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A new Regional Hospital for Wellington is under construction. To make way for the new building, demolition of two of the most well-known buildings associated with Wellington Hospital occurred during 2004 . These were the 210-block, followed by the historic Front Block (erected in 1927). Work on construction of the new Regional Hospital is now well advanced.
The new Blood and Cancer Centre was completed in 2005, and the remainder of the new hospital is due for completion by the end of 2008. Work has begun on construction of the first part of the Regional Hospital, namely the new Cancer Centre. It is timely, therefore, to reflect on buildings past and present, and to understand some of the decisions leading to the many hospital developments to date.
The reasons for hospital redevelopment have changed over time. Initially, there was a rapidly increasing population to serve, and hospital overcrowding features prominently during much of the 20th century. For the past century too, there have been continuing changes in the spectrum of diseases treated in public hospitals, together with increasingly rapid advances in medical care. Thus, more and more new hospital-based services developed, and with that development came the need for more facilities to house them.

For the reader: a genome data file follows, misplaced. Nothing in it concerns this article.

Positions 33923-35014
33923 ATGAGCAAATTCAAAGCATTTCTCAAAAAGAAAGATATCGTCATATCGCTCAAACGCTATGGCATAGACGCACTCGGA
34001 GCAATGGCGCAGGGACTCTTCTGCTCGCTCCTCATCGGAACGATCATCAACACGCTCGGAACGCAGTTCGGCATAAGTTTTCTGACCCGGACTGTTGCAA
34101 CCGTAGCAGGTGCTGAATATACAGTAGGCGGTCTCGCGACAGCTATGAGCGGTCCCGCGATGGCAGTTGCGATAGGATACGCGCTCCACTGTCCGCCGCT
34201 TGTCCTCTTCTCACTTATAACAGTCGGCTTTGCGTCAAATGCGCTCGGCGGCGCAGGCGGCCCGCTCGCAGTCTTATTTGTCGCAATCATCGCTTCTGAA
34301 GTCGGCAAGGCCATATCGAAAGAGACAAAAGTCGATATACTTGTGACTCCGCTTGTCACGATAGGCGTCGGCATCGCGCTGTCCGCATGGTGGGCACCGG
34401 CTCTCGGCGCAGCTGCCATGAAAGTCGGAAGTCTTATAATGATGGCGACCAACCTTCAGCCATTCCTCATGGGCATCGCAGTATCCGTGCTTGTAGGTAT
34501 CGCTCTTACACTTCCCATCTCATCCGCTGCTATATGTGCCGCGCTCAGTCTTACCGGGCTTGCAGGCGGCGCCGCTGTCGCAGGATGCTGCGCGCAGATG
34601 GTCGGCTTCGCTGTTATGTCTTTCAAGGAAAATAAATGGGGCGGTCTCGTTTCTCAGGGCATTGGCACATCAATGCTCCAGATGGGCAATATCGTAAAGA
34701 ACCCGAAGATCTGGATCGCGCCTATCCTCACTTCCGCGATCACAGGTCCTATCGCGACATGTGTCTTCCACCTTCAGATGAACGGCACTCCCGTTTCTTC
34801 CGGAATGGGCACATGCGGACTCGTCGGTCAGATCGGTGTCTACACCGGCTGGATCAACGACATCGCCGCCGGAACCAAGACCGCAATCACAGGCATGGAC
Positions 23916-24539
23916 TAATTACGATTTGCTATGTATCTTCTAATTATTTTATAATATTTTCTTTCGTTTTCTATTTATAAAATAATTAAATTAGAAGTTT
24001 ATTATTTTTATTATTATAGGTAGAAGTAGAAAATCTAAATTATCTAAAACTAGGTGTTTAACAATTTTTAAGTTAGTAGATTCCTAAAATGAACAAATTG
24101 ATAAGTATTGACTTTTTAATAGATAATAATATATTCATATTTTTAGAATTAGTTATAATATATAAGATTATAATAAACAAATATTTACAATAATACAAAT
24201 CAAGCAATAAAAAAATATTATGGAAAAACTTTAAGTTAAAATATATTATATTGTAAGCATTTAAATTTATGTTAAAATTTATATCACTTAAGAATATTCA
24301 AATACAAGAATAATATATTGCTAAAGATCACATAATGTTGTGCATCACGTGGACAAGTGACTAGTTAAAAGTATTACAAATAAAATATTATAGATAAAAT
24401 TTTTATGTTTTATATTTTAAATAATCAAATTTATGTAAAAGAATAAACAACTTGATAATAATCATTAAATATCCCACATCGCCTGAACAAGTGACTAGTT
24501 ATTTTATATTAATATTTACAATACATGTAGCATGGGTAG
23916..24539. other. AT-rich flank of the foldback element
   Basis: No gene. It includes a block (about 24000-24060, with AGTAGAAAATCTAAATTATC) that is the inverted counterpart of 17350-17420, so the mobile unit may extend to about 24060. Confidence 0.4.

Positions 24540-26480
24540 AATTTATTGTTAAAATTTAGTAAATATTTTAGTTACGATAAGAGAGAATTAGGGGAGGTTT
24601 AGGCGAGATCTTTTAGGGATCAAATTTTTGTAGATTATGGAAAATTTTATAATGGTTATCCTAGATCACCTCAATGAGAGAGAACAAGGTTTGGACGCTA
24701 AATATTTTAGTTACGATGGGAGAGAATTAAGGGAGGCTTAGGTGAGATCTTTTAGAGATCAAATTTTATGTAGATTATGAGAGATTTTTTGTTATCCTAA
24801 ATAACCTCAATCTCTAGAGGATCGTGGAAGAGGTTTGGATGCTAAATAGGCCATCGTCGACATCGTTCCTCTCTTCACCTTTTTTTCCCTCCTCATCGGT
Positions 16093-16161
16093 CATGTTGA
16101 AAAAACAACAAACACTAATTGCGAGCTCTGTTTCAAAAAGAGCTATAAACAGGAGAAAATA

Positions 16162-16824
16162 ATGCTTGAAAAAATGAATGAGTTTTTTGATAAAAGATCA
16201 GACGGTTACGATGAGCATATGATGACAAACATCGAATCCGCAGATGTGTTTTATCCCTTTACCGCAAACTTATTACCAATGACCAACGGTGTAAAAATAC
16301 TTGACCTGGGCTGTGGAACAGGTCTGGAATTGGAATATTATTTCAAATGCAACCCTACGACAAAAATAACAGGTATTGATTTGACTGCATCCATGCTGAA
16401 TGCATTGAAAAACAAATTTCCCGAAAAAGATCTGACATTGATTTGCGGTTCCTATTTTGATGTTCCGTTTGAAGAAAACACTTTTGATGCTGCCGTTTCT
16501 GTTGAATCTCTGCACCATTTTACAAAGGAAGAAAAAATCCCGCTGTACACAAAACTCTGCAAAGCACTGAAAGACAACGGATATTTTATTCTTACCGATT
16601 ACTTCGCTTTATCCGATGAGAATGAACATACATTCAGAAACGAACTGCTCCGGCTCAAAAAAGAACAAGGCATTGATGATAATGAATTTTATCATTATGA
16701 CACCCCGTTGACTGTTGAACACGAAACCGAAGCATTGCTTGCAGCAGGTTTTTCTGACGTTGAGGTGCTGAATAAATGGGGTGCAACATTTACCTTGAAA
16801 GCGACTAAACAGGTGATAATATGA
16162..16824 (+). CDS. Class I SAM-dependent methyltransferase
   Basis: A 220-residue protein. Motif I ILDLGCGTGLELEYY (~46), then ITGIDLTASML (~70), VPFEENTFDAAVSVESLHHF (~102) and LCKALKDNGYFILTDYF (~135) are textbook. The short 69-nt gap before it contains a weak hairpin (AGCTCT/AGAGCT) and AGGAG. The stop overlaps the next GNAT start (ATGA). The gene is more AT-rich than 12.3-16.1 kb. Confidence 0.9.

The Wellington Hospital that exists today, however, is the end-result of a series of compromises. In the following pages, you will see something of what was hoped for as well as what was eventually built.
There is much to tell and show, so read on. The presentation is arranged chronologically.
For the future, the focus of the District Health Board is to reduce the need for hospitalisation, by undertaking a number of community-based initiatives, and to seek shorter lengths of stay for those who require admission. The new Regional Hospital is being designed with these aims in mind.
Researched and compiled by Ron Easthope :
Last updated 1 July, 2005, Redesigned November 2007